With Passover just a few weeks away, Jewish households around the world are purchasing or making their matzot (unleavened bread) for the festival.
One of Judaism's oldest customs, the baking of matza goes back to the Jewish exodus from Egypt. Ever since, Jews often went to great trouble to bake their cracker-like bread. Jewish communities in Europe and the Arab world faced "blood libels" for making their matza.
Ancient synagogues in France built matza bakeries under their synagogues. Jews in Nazi concentration camps risked being shot to bake their Passover "bread." In the former Soviet Union, Jews baked their matza in secret, lest they be discovered and sent to the Gulag. During major wars, armies made sure to provide matza to their Jewish soldiers.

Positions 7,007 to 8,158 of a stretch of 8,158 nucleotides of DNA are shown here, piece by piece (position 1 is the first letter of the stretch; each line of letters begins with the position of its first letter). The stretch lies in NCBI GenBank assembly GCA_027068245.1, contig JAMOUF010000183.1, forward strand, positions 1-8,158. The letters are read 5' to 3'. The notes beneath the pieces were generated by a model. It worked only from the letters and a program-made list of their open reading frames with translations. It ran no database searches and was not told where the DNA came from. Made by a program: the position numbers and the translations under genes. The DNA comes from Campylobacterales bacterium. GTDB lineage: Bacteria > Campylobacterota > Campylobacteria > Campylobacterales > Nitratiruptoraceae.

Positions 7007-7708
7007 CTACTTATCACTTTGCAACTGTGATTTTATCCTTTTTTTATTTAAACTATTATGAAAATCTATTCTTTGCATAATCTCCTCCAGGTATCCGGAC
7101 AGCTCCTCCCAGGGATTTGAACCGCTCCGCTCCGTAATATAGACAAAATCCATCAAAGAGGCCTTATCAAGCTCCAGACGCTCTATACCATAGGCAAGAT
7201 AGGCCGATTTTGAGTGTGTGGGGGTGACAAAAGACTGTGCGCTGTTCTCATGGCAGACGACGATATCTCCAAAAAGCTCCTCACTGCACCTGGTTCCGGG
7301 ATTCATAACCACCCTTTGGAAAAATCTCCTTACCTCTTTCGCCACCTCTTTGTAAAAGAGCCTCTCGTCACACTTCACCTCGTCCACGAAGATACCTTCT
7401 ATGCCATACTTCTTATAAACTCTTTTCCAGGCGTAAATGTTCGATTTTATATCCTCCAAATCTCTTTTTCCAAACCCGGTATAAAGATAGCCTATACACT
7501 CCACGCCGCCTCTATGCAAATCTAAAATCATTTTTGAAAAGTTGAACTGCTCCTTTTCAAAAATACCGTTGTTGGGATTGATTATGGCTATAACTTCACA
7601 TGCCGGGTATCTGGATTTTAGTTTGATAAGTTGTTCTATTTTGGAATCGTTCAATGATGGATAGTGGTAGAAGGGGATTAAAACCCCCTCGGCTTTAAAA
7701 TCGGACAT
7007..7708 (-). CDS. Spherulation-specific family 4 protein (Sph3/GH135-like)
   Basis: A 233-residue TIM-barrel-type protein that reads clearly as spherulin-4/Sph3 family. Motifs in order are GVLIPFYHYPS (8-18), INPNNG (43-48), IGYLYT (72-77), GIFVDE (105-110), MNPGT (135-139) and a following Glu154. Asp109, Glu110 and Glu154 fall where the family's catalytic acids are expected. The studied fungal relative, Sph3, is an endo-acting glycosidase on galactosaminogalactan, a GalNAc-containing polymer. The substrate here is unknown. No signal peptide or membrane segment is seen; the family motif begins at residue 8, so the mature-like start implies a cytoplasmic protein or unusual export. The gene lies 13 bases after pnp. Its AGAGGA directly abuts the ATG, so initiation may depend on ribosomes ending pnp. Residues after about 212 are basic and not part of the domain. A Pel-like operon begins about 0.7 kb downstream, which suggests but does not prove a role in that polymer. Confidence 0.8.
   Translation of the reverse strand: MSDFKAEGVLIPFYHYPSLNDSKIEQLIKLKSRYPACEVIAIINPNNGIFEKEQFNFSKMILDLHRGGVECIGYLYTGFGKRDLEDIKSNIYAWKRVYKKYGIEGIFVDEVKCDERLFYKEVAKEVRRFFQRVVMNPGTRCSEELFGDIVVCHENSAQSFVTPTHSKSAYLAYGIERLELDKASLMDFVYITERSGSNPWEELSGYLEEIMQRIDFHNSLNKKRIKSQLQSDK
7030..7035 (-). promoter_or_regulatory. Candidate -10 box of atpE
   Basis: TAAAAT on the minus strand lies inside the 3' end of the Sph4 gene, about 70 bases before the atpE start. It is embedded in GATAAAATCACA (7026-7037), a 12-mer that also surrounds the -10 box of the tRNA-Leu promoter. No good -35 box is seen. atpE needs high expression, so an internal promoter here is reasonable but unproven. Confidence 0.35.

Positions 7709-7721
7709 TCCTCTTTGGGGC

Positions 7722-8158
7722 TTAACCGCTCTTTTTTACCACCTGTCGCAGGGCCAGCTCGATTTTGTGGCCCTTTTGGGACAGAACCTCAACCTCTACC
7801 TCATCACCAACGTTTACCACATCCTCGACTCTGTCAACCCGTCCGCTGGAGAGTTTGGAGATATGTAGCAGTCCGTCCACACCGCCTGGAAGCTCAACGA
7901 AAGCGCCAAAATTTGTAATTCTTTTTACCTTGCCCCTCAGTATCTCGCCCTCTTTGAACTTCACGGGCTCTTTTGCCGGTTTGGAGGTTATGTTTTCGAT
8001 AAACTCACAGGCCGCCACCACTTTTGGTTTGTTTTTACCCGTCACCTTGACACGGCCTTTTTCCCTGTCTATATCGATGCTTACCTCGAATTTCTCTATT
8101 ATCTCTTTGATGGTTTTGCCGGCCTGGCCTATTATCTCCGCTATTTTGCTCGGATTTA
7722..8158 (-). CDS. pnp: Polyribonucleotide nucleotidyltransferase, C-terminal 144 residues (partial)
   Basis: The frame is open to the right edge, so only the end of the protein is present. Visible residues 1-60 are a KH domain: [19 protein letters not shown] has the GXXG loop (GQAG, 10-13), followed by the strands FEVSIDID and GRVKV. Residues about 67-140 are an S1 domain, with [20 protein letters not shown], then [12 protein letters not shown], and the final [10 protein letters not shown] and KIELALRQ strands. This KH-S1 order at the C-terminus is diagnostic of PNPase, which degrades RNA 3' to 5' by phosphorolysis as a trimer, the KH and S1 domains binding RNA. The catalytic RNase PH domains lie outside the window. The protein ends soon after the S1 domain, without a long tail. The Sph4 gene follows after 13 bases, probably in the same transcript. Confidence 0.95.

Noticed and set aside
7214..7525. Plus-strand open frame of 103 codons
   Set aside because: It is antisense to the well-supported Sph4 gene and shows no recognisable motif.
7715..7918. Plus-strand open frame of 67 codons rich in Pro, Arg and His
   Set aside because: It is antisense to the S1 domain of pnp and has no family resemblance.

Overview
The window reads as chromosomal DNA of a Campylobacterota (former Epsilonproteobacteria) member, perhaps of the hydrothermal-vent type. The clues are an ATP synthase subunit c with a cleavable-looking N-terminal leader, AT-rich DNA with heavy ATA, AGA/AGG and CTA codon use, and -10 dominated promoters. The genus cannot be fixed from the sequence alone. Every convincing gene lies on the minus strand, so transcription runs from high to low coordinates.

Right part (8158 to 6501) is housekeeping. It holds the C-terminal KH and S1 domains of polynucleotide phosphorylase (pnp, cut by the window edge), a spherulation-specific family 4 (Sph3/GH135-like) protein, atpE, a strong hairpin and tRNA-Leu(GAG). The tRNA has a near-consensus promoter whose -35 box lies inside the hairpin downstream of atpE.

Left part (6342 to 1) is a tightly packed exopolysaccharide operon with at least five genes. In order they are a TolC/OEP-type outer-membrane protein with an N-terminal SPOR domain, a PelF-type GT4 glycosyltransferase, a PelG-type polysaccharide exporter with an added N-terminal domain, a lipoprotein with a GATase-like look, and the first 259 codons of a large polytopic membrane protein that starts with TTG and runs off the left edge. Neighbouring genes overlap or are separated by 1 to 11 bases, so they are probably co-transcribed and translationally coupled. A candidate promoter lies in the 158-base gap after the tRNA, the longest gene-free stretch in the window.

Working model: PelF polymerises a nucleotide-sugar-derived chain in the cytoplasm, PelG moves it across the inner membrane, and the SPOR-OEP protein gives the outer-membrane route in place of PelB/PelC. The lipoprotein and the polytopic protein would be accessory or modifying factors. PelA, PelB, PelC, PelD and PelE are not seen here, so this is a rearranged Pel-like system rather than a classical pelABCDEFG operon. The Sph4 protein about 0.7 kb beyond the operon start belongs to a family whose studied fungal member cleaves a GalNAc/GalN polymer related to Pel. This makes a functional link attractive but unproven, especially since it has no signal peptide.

On the page and above is a matza factory in Haifa. The signs on the left read "For the purpose of the commandment of matza" -- a reminder to the workers to keep their intentions on the commandment. The signs on the right, in Hebrew and French,read "No smoking" and "No Spitting" (from the "Cigarbox Collection" provided by Othniel Seiden ). They are enlarged below.
Children baking matza in kindergarten in the Holy Land. The teacher is in the center, and it appears there
is a tiny oven in front of her (Harvard/Central Zionist Archives, circa 1920)
A future feature: Matza baking in the "New World" 150 years ago